North West, Walter Sisulu Universities make strides in the battle against TB

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North West and Walter Sisulu Universities are making significant strides in the battle against tuberculosis.

The two Institutions of Higher Learning unveiled the results of their pre-clinical trials for a groundbreaking combination DNA vaccine against tuberculosis and COVID-19.

A month ago, the animal model trials were completed, with positive outcoming results.

Since the Bacillus Calmette-Guerin (BCG) vaccine which is given to babies after birth, South Africa did not have any TB vaccine in the pharmaceutical market.

While BCG is a weakened strain of TB, the new vaccine is DNA-based, generating antibody responses against TB.

Vaccine approval, means those infected with TB, would no longer need six months of treatment.

According to the World Health Organisation, nearly three hundred thousand people were diagnosed with TB in South Africa in 2021. This while about 56 000 died from the disease.

South Africa only used the BCG-TB vaccine, which is given to babies just after birth.

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The BCG vaccine was first used in 1921, prompting the need for an update.

The vaccine developer, Professor Markus Depfenhart says they achieved a hundred percent protection outcome in animal model trials for the DNA vaccine, that does not need cold storage.

“We are at the break stage. We use different animal models. For example, we use the different mouse models and just recently activity studies which means the infection studies where we look at how the vaccine works and check the animal that has been infected with tuberculosis, how is the protection of the vaccine. This is what we just finished. We used the special mouse model that is very susceptible for tuberculosis and we were able to protect those mice completely that is actually part of our big finding”.

One of the standout features of the vaccine is when confronted with a real infection, the immune system can respond more swiftly and effectively.

This novel approach, developed by Professor Depfenhart, may explain the vaccine’s notable efficacy against TB.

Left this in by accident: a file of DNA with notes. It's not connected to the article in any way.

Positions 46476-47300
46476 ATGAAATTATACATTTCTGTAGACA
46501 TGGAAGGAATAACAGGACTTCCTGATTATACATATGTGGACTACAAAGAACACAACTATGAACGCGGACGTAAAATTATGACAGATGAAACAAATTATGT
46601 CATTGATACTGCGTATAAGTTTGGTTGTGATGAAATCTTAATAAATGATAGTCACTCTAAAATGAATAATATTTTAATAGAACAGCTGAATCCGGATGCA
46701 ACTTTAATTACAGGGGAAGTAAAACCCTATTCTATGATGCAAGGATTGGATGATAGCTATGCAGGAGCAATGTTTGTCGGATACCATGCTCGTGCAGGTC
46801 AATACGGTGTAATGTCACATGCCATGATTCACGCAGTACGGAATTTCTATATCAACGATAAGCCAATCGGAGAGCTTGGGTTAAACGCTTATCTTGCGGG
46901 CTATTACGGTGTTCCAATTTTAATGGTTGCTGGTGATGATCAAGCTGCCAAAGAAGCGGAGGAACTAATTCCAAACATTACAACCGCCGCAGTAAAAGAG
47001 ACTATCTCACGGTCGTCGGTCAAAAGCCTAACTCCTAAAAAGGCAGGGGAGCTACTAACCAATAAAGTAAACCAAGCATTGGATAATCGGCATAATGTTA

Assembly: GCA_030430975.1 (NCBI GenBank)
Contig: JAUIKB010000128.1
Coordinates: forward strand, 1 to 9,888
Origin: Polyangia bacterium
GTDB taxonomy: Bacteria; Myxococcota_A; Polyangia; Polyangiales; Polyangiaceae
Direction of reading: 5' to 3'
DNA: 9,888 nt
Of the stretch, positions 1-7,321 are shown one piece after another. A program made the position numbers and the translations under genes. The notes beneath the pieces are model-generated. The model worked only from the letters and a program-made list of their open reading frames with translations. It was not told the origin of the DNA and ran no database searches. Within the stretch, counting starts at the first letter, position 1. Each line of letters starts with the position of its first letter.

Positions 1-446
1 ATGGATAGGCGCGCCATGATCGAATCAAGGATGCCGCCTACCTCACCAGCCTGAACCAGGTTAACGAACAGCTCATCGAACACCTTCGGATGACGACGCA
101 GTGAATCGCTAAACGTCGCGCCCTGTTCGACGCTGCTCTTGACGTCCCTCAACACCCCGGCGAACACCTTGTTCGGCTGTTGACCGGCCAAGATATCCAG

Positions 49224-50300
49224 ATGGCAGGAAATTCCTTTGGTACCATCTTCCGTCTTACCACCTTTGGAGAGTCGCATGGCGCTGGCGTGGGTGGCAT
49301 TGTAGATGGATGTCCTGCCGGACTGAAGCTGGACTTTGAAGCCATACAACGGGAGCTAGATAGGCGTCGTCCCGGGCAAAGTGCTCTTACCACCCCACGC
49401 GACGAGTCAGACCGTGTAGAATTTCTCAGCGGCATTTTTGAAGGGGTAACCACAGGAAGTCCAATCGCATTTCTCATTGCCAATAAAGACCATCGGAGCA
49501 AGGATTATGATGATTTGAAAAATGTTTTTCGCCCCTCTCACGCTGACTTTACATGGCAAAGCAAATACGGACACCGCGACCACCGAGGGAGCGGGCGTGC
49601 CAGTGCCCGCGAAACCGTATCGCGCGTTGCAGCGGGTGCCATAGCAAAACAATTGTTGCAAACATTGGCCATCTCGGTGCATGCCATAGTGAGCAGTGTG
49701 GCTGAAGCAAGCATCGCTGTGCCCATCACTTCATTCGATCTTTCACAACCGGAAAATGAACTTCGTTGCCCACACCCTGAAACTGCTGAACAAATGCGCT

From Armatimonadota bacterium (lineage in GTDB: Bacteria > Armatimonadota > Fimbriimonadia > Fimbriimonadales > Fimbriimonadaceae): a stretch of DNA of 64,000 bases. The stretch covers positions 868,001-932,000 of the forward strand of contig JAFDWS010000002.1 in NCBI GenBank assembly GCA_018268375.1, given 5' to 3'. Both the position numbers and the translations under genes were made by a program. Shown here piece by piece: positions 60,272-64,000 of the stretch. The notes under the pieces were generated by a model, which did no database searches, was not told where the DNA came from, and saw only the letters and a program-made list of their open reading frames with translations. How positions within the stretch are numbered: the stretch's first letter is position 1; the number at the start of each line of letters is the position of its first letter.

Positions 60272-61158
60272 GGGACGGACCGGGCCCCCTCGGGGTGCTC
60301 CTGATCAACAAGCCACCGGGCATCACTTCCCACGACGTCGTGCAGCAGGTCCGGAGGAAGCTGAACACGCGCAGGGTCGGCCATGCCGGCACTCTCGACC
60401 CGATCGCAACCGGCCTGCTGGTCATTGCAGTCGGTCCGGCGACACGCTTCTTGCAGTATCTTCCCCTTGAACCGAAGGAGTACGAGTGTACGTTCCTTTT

Depfenhart says, “The idea behind it is also to not have just a preventative vaccine that means to prevent people to get the disease or to get infected. Now the idea is also to do a therapeutic vaccine, of course, we have not been able to show that yet and we are investigating that as well. From what we found in animal trials, we are very confident that we also might work as a therapeutic vaccine that would mean if someone is infected already with MTB or even I’ll from MTB then this person would have a chance to be cured by such vaccine.”

This vaccine, if approved for the pharmaceutical market, will be groundbreaking says the project manager, Professor Anne Grobler.

Pharmaceutical expert and Project manager, Professor Anne Grobler says, “BCG has been available over a hundred years. No other TB vaccine exists period, nothing is on the market. In South Africa, we use BCG to vaccinate babies and furthermore, no DNA vaccine has ever been approved in South Africa as far as I know, so not only is that we don’t have any new TB Vaccine, we also don’t have DNA vaccine and there is also limited information on the combination bacterial and the virus vaccine as we have done in this case and here we have a TB Vaccine combined with a SARS-CoV-2. A virus and bacteria.”

The two universities are currently compiling a pre-clinical module for the South African Health Products Regulatory Authority (SAHPRA).

They will then decide if there is sufficient evidence to continue to human clinical trials.

–Tsholofelo Mogami–